Staff, administrators consider schedule change for next year

Math teacher Marty Mackar confers with sophomore Arianna Brunello during their G2 class.  The 90-minute block schedule allows for more opportunities for students to meet with their teachers, but some students struggle to sit through classes of that length.  Assistant principal Jarrod Mulheman doesnt know what schedule will be used next year but said, I know that the majority of staff favor the block.

Math teacher Marty Mackar confers with sophomore Arianna Brunello during their G2 class. The 90-minute block schedule allows for more opportunities for students to meet with their teachers, but some students struggle to sit through classes of that length. Assistant principal Jarrod Mulheman doesn’t know what schedule will be used next year but said, “I know that the majority of staff favor the block.”

Luke Schofield and Jashman Buttar

Teachers and administrators on the Scheduling Committee have been meeting regularly for a few months, working and collaborating to create a new bell schedule for the 2022-2023 school year.

Jarrod Mulheman, the Assistant Principal for Curriculum and Staff Development, is one of the decision-makers on the committee. He said, “I do not know what the final decision will be yet for next year. We are still figuring a lot of stuff out. The committee is working on it right now to make a schedule that will satisfy everyone’s needs.”

The committee’s main decision is to either keep the current block schedule or to return to the traditional eight-period day. Mulheman said, “The pros for the block allow more in-depth classes. More hands-on classes have benefited. Art classes and even science classes have been able to do complete labs in one class now.”

A return to the eight-period day would mean 50 minute class periods, instead of the 90 minutes. “Teachers get to see their kids every day and our lunch and study hall were beneficial to having students eat in the cafeteria. I think there was just more consistency as well,” Mulheman said, as he referred to the former schedule which was used pre-Covid.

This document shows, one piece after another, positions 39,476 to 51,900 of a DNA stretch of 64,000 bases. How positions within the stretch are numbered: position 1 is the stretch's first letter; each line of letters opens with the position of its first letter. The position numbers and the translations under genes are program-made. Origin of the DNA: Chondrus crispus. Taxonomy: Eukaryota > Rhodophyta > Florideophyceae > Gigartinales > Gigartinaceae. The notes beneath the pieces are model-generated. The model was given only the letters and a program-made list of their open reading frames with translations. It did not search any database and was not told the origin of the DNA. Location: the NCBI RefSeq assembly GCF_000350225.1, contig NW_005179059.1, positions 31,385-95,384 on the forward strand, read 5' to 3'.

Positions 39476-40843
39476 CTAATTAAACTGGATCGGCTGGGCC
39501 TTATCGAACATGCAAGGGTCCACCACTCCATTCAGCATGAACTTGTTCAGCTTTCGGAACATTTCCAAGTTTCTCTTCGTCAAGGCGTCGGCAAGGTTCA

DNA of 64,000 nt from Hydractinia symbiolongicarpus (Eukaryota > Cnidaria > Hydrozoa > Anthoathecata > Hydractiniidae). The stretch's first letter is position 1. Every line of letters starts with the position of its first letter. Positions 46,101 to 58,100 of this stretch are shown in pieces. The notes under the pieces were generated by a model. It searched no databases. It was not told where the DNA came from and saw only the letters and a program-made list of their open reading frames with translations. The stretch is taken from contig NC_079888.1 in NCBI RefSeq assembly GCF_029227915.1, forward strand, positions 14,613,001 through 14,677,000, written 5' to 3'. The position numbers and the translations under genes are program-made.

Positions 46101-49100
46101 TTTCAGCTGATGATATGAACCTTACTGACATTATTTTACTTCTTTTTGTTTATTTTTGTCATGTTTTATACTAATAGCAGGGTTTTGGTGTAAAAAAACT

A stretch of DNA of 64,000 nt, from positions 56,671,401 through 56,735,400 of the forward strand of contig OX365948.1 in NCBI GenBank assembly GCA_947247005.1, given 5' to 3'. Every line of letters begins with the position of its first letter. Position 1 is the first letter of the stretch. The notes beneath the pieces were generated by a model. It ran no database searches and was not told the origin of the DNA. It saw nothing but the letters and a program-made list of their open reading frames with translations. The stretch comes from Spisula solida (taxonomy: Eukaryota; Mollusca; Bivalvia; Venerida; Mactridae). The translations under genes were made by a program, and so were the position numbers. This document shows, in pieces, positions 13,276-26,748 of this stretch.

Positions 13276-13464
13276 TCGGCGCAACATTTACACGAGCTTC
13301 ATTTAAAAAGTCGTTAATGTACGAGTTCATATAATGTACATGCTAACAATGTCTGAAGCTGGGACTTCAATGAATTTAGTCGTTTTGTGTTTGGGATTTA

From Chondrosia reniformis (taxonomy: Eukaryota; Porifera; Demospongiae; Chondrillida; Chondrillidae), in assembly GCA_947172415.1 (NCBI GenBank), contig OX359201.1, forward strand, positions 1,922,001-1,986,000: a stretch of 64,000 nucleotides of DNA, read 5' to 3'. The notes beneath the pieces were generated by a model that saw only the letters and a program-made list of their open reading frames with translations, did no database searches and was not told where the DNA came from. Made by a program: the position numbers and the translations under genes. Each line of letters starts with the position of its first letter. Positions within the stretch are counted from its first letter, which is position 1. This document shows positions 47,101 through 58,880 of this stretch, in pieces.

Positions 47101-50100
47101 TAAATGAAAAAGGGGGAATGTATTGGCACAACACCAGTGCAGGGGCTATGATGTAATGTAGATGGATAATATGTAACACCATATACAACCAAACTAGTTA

The current block schedule has caused problems for staff and administration, according to Mulheman. He said, “The cons can be having long stretches of time without seeing teachers, or just not seeing teachers every day. More so, right now the lunch situation is horrible and most students are back in school.”

Principal Jeff Legan is a member of the Scheduling Committee, and he said many students prefer the eight-period day. “Some kids hate math, so to subject someone to do something they hate for an hour and a half compared to fifty minutes, that’s a long time.”

Junior Austin Ziance experienced the block schedule in his freshman year, and now he’s had a year and a half of the block schedule. He prefers the block schedule.

“I love having two days to do homework and not having the same classes each day. It’s also much more convenient with study halls or release time because it allows us to go home during that time whereas we wouldn’t be able to if we had eight periods,” he said.

A return to the eight-period day would mean a bell schedule of 7:30am-3:00pm, which Ziance doesn’t prefer. He said, “It’s a longer school day, earlier start, and shorter classes. It all makes it more difficult for me to concentrate on the lessons.”

According to Mulheman, the initial change to block schedule was directly impacted by the pandemic. “It was meant to reduce passing time and to decrease the load of course content each day for online students. For in-person students, it was meant to increase safety and security for Covid – it definitely worked,” he said.

The change to block schedule directly impacted teachers, and Mulheman thinks they’ve done well at adjusting despite little notice. Mulheman said, “Our teacher instructional leadership team has done a great job, meeting after school once a month, and organizing professional development days.”

As the Scheduling Committee is nearing its final decision, the process is far from over. Mulheman said, “Our high school scheduling committee will send a proposal to Dr.Barnes. If he approves of it, the proposal is then sent to the school board who will make the final decision hopefully within a month or so.”